Vol. 33 - Salome

By Graeme Jenkins

Oscar Wilde

I have known and been mesmerized by Salome, the music of Richard Strauss and the wit of Oscar Wilde for more than a quarter of a century and I’m thrilled to finally try my hand at this mighty work! As my old teacher Norman Del Mar puts it, the opera is “an electrifying portrayal in perversion.” From the opening, delicately fluttering clarinet theme to the destructive, brutal thuds as the entire orchestra crushes the life from Salome, Strauss holds the audience in a vice-like grip.

From the moment this work premiered in Dresden, Germany, on December 9, 1905, its power to shock has gone virtually unchallenged in Opera literature (with the exceptions, perhaps, of Wozzeck and Lulu).

The source material is a remarkable stage play by Oscar Wilde.

The celebrated, yet controversial, author was born in 1854 and studied at Trinity College, Dublin, in addition to Oxford. He married Constance May Lloyd in 1884, with whom he had two sons. In 1890, Wilde published his most famous novel, The Picture of Dorian Grey. Two years later, Wilde fell in love with Lord Alfred Douglas, the son of the Marquess of Queensbury. Soon thereafter, Wilde wrote the play, Salome, in French; a work later banned by the Lord Chamberlain in London, under a rule which forbade the portrayal of Biblical figures on stage.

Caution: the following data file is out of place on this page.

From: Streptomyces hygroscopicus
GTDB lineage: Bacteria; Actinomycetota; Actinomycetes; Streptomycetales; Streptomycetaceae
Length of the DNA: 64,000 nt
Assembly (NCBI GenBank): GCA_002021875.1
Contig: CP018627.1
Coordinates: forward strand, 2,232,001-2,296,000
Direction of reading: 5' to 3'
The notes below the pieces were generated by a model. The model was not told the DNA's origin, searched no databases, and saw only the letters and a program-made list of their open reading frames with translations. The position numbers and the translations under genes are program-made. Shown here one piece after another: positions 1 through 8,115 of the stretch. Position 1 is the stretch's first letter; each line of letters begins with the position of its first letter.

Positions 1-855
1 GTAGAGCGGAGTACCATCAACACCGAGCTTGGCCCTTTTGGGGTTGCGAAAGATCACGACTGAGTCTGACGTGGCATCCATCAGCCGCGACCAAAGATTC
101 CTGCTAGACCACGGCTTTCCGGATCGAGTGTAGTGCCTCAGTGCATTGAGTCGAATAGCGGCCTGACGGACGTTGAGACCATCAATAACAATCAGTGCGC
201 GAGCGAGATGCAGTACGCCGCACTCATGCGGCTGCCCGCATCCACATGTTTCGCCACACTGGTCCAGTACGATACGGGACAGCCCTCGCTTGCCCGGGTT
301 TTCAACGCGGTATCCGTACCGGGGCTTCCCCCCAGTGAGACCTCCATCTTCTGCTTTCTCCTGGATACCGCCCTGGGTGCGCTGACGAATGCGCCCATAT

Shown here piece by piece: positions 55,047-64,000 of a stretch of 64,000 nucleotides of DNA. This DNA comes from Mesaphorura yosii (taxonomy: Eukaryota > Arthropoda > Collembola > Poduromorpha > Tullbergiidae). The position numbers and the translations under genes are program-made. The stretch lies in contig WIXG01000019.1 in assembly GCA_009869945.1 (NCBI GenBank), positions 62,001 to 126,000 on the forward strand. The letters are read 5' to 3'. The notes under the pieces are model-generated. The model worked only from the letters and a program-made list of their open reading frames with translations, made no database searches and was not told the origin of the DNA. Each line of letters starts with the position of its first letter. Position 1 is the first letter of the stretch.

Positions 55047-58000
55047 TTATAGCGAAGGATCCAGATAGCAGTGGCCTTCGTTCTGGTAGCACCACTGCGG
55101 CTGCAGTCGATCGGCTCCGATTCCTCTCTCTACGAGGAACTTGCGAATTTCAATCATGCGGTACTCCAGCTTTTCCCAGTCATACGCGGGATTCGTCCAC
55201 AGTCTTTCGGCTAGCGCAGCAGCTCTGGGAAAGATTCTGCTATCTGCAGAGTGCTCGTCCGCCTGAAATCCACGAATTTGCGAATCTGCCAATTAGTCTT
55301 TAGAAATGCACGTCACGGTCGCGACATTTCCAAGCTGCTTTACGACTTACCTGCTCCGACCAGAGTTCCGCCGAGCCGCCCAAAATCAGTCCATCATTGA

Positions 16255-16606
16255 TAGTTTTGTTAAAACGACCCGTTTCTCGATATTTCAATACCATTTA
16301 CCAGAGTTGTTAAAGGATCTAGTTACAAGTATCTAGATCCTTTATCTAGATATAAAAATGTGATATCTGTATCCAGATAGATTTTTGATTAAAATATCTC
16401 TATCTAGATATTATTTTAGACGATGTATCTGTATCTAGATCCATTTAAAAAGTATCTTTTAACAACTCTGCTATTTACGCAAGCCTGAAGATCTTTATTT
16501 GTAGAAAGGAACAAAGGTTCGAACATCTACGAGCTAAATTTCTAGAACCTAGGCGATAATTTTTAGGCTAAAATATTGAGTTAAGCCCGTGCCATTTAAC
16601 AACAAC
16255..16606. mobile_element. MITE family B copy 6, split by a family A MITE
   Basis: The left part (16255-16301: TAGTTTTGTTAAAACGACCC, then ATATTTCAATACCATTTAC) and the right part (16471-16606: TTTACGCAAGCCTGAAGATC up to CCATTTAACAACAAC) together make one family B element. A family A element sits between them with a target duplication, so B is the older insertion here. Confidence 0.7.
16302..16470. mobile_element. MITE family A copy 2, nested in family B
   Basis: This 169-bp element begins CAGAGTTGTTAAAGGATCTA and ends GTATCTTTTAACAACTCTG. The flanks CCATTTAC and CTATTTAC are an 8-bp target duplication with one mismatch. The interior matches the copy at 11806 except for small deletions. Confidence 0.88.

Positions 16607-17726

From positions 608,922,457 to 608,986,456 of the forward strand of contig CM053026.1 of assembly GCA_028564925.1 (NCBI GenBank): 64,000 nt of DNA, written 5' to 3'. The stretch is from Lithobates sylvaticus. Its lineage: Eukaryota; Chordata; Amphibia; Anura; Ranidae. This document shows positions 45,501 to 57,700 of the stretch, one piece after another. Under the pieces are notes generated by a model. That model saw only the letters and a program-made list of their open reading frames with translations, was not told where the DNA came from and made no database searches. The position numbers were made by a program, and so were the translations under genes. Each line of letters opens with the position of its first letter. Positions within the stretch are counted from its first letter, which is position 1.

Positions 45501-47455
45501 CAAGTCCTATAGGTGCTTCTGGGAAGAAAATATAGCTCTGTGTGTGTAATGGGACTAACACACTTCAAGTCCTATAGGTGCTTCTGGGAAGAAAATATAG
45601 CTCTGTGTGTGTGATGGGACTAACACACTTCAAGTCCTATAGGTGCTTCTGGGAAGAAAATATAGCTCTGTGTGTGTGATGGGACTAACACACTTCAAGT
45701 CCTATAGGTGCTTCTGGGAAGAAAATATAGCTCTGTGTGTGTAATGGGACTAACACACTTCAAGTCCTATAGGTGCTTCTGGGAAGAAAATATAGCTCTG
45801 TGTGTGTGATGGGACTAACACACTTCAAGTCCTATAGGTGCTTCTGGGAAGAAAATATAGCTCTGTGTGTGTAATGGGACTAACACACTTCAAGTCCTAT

In 1895, Wilde had two hit plays running on the London stage: An Ideal Husband and The Importance of Being Earnest. He sued the Marquess of Queensbury for libel (in connection with his love affair), lost the case and was ultimately arrested. Wilde’s first trial for the crime of homosexuality ended without a verdict, a retrial found him guilty and the author was sentenced to two years, hard labor – taking away his freedom and ending his career. Wilde was released from prison, a broken man, and died in Paris in 1900: divorced, abandoned by his peers, and bankrupt. Yet, even while suffering from cerebral meningitis on his deathbed, his wit remained, as evidenced by comments like: